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A broader friendship: the Johannine transformation of Philia into a 'fellowship of truth and love'

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thesis
posted on 29.03.2022, 01:38 by Mark Kulikovsky
In the ancient world Plato and Aristotle argued that friendships were normally formed on the bases of virtue, utility, or pleasure. In the first century AD Graeco-Roman world, many facets of Graeco-Roman society - political alliances, patron-client arrangements, acts of beneficence for the civic good, and even the operation of households - were still based on these tenets and the friendships thus formed were characterised by practices such as reciprocity, obligation, civic duty, loyalty, gratitude, and frank speaking, though to different degrees dependent upon the different 'relationships' in which people found themselves. When Jesus called his followers 'friends' and told them that he had revealed everything that he had learned from the Father to them (Jn. 15:14-15), they were forced to reinterpret their current understanding of friendship. Their understanding was shaped by both Graeco-Roman ideas and Hebraic ideas of covenant and community, and this was challenged by what Jesus taught and demonstrated - an acceptance of and love for all people, even one's enemies. As the Johannine author reflects on the traditions of Jesus' sayings and action, he came to understand that the kingdom of God preached by Jesus was a community which needed to reshape its relationships. The tiered friendships of the Graeco-Roman world with their different bases were not appropriate in the community of Christ-followers. This thesis argues that the Johannine author reshaped the Graeco-Roman idea of friendship (φιλία). While still keeping many of the characteristics of Graeco-Roman friendships, a new basis and motive were needed. What the Johannine author came to understand was that friendship (φιλία) needed to be transformed into fellowship (κοινωνία) and this in turn was to be grounded in 'truth' (ἀλήθεια) and 'love' (ἀγάπη); furthermore, these concepts needed to be understood in the light of the person and work of Jesus who is the embodiment of truth and love. The Johannine author's Gospel and Letters were written to communicate how this transformation was to be effected, how friendship needed to be broadened and reframed.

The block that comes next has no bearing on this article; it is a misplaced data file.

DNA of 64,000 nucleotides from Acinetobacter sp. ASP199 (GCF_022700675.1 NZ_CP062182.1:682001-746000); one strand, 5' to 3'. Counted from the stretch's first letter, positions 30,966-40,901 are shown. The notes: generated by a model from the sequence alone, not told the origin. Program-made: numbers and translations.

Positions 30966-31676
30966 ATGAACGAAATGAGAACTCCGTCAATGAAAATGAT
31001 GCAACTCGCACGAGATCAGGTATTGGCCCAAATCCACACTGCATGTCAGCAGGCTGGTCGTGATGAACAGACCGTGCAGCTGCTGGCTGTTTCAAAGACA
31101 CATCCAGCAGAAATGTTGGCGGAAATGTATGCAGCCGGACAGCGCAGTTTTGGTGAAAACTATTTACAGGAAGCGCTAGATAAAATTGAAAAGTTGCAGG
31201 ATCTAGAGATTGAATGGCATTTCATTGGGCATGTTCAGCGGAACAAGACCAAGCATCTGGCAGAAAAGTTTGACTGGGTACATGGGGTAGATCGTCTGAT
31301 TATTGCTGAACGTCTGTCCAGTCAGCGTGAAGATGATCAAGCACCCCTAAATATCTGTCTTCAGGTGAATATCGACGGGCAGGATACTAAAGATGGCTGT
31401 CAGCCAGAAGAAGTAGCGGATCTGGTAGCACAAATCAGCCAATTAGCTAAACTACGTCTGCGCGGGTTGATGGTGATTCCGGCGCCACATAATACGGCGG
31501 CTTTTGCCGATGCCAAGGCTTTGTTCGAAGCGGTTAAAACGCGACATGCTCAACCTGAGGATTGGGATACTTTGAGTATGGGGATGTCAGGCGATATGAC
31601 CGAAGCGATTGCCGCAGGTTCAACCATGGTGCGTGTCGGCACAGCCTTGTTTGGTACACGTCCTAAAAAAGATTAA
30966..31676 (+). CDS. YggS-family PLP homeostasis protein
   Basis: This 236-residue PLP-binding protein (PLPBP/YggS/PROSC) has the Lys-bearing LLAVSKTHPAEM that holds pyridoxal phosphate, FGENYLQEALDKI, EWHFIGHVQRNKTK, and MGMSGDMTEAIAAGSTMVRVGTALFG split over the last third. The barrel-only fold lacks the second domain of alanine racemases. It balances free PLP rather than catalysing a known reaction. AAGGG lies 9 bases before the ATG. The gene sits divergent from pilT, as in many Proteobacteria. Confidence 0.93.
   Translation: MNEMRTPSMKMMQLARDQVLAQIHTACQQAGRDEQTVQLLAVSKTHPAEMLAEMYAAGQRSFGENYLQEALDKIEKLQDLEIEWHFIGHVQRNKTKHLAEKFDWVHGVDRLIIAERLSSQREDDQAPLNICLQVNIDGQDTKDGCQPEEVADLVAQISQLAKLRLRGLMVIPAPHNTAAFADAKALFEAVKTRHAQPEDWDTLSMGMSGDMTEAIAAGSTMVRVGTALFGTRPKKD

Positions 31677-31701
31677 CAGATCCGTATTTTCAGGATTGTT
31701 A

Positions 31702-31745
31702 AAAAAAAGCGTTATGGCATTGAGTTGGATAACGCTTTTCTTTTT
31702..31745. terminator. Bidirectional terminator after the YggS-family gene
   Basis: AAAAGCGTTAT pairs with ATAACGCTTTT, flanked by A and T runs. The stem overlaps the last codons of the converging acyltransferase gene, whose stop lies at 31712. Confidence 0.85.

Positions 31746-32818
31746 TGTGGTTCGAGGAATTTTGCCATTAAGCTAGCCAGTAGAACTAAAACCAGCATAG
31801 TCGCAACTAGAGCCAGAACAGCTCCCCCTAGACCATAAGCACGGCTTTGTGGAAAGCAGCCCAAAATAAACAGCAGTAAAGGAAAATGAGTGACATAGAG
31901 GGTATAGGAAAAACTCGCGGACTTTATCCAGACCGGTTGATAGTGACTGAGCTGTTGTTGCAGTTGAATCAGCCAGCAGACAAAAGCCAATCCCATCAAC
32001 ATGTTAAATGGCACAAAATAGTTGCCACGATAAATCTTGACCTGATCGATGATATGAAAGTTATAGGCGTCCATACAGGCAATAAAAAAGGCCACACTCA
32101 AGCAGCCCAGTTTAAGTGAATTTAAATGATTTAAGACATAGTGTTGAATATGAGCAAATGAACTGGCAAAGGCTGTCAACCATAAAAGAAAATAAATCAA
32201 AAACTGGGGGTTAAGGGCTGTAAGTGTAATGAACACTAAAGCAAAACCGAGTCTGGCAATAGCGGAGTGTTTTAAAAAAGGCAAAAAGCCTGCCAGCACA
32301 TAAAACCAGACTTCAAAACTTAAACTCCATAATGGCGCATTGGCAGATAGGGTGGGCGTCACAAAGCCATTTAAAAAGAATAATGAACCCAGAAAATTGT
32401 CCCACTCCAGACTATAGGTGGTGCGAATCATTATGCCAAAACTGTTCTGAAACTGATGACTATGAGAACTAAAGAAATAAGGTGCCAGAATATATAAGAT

History

Table of Contents

1. Introduction -- 2. Friendship in the first century AD Graeco-Roman world -- 3. The Hebraic background of truth and love -- 4. Truth and love in the New Testament -- 5. The Johannine perspective -- 6. Implications for exegesis -- 7. Conclusion

Notes

Theoretical thesis. Bibliography: pages 258-289

Awarding Institution

Macquarie University

Degree Type

Thesis PhD

Degree

PhD, Macquarie University, Faculty of Arts, Department of Ancient History

Department, Centre or School

Department of Ancient History

Year of Award

2020

Principal Supervisor

Laurence Welborn

Rights

Copyright Mark Kulikovsky 2020. Copyright disclaimer: http://mq.edu.au/library/copyright

Language

English

Extent

1 online resource (xi, 289 pages)

Former Identifiers

mq:71858 http://hdl.handle.net/1959.14/1278825